ZOLEDRONIC (Page 4 of 6)

8.3 Nursing Mothers

It is not known whether Zoledronic acid is excreted in human milk and because many drugs are excreted in human milk, and because of the potential for serious adverse reactions in nursing infants from Zoledronic acid Injection, a decision should be made to discontinue nursing or to discontinue the drug, taking into account the importance of the drug to the mother. Zoledronic acid binds to bone long term and may be released over weeks to years.

8.4 Pediatric Use

Zoledronic acid Injection is not indicated for use in children.

The safety and effectiveness of zoledronic acid was studied in a one-year, active-controlled trial of 152 pediatric subjects (74 receiving zoledronic acid). The enrolled population was subjects with severe osteogenesis imperfecta, aged 1-17 years, 55% male, 84% Caucasian, with a mean lumbar spine bone mineral density (BMD) of 0.431 gm/cm2 , which is 2.7 standard deviations below the mean for age-matched controls (BMD Z-score of -2.7). At one year, increases in BMD were observed in the zoledronic acid treatment group. However, changes in BMD in individual patients with severe osteogenesis imperfecta did not necessarily correlate with the risk for fracture or the incidence or severity of chronic bone pain. The adverse events observed with Zoledronic acid Injection use in children did not raise any new safety findings beyond those previously seen in adults treated for hypercalcemia of malignancy. However, adverse reactions seen more commonly in pediatric patients included pyrexia (61%), arthralgia (26%), hypocalcemia (22%) and headache (22%). These reactions, excluding arthralgia, occurred most frequently within 3 days after the first infusion and became less common with repeat dosing. Because of long-term retention in bone, Zoledronic acid Injection should only be used in children if the potential benefit outweighs the potential risk.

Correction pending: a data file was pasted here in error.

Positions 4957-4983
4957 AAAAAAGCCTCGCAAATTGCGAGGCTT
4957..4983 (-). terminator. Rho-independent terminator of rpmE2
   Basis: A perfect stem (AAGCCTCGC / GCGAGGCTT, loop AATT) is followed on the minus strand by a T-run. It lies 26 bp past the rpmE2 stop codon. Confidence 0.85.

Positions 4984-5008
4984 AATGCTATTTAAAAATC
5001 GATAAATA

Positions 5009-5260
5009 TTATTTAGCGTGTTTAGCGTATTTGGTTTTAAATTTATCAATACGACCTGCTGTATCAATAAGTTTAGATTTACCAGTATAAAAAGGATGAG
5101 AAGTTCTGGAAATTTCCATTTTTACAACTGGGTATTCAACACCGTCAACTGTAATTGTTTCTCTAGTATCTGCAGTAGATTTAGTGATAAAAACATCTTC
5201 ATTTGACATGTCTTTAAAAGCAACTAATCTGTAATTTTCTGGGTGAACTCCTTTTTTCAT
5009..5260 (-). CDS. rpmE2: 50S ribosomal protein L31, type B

Plasma zoledronic acid concentration data was obtained from 10 patients with severe osteogenesis imperfecta (4 in the age group of 3-8 years and 6 in the age group of 9-17 years) infused with 0.05 mg/kg dose over 30 min. Mean Cmax and AUC(0-last) was 167 ng/mL and 220 ng•h/mL, respectively. The plasma concentration time profile of zoledronic acid in pediatric patients represent a multi-exponential decline, as observed in adult cancer patients at an approximately equivalent mg/kg dose.

8.5 Geriatric Use

Clinical studies of Zoledronic acid Injection in hypercalcemia of malignancy included 34 patients who were 65 years of age or older. No significant differences in response rate or adverse reactions were seen in geriatric patients receiving Zoledronic acid Injection as compared to younger patients. Because decreased renal function occurs more commonly in the elderly, special care should be taken to monitor renal function.


Clinical experience with acute overdosage of Zoledronic acid Injection is limited. Two patients received Zoledronic acid Injection 32 mg over 5 minutes in clinical trials. Neither patient experienced any clinical or laboratory toxicity. Overdosage may cause clinically significant hypocalcemia, hypophosphatemia, and hypomagnesemia. Clinically relevant reductions in serum levels of calcium, phosphorus, and magnesium should be corrected by intravenous administration of calcium gluconate, potassium or sodium phosphate, and magnesium sulfate, respectively.